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University of Arkansas Press | April 2023

The Daughter of Man

The Daughter of Man follows its unorthodox heroine as she transforms from maiden to warrior—then to queen, maven, and crone—against the backdrop of suburban America from the 1980s to today. In this bold reframing of the hero’s journey, L. J. Sysko serves up biting social commentary and humorous, unsparing self-critique while enlisting an eccentric cast that includes Betsy Ross as sex worker, Dolly Parton as raptor, and a bemused MILF who exchanges glances with a young man at a gas station. Sysko’s revisions of René Magritte’s modernist icon The Son of Man and the paintings of baroque artist Artemisia Gentileschi, whose extraordinary talent was nearly eclipsed after she took her rapist to trial, loom large in this multifaceted portrait of womanhood. With uncommon force, The Daughter of Man confronts misogyny and violence, even as it bursts with nostalgia, lust, and poignant humor.


L.J. Sysko’s The Daughter of Man is a marvel in so many ways: its chiseled, rambunctious music; its precise and haunting images; its unspooling, rhizomatic similes; its almost voracious but somehow also sort of playful learnedness; its searing critiques of power; in how goddamn funny it can be—I mean, it’s kind of a clinic in irony; in the biting observation (of self and other)—while also, always, tethered to heartbreak and longing and hurt and change. All of which is ultimately to say: what a beautiful book.

Ross Gay

There’s a certain slant of Brain to the effervescent, scintillating poems of L.J. Sysko, a deep glee and playful seriousness that make this work among the most Original being written. Musically audacious, these poems rove through the lives of the poet, rethinking womanhood in One Day at a Time as adeptly as in Greek myth. With the verve of Alice Fulton and the panache of Gerald Stern, Sysko keens into the canon, a welcome voice. Sing, indeed, heavenly muse.

Alan Michael Parker

With electric nerve, L.J. Sysko’s savvy and often comic poems careen through American pop culture and the suburban world that infantilizes and traps women. Sysko fixes her gaze on adolescent girls and their trajectory into selfhood—a path that takes them through sexual shame and erasure, and then, as they age, into defiance. Is it too much to also ask for wisdom? Not for this poet. She wields her sharpened pen and dexterous music, swinging from irony to grief to knowledge. This is the voice of a fully embodied poet.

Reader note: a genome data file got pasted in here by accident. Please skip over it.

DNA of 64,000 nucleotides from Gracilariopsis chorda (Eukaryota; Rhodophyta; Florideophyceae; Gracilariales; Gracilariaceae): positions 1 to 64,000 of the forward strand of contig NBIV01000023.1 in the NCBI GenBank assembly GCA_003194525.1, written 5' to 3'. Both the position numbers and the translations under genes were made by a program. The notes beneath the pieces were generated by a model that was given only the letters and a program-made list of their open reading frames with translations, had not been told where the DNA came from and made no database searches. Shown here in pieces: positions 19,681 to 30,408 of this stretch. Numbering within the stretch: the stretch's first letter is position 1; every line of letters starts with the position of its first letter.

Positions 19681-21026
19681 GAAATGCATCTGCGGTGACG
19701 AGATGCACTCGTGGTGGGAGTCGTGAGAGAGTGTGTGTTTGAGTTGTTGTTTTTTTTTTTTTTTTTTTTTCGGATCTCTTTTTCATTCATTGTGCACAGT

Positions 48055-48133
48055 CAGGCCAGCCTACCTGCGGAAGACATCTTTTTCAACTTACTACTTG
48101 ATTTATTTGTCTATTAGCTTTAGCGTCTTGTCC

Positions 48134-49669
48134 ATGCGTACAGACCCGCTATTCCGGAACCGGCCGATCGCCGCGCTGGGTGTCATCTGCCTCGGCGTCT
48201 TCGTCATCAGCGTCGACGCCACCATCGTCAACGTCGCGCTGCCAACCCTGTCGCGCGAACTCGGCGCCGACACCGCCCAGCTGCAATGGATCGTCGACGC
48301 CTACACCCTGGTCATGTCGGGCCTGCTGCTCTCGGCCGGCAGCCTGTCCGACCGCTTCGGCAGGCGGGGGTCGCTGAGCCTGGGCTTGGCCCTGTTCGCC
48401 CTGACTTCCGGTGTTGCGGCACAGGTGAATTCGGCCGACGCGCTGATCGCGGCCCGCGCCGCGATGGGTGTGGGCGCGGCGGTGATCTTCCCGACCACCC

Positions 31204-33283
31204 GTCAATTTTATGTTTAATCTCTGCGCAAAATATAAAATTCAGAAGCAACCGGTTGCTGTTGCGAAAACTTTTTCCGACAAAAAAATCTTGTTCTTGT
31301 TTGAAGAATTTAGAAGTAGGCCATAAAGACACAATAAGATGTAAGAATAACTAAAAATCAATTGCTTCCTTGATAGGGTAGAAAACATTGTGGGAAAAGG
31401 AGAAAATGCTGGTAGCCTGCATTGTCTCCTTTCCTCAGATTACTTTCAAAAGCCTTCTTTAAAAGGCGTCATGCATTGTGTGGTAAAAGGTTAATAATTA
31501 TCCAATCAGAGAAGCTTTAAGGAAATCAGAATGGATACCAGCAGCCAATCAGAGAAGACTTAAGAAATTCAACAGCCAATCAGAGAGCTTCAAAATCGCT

Anne Marie Macari

Subversive, flinty, tightly wound, these poems spring open to throttle shame. Sysko takes iconic references and tag lines from common culture, exposes them to her wily intelligence, and gives us all something new to shout about. Her characters spin through time, never needing to be saved—they’re excellent swimmers in the ocean of language at every age. This is a marvelous adventure of a book.

Lee Upton

Well, hello there, Ms. L.J. Sysko! You are a wildness and a weirdness, and I would like to play a role in unleashing you upon the world. Your book, The Daughter of Man, is gleeful and quicksilver, not willing to sit still for categorization. I’m here for it … L.J. is the risk-taker, the unveiler, the irreverent namer of things. The Daughter of Man is gleefully unapologetic, upending the familiar and blasting it with motion, heat, and consequence. It’s a wide-eyed stroll through the real world, reintroducing me to moments I just might remember living—moments made new with liberal dashes of L.J.’s humor and singular insight.

Patricia Smith, Series Editor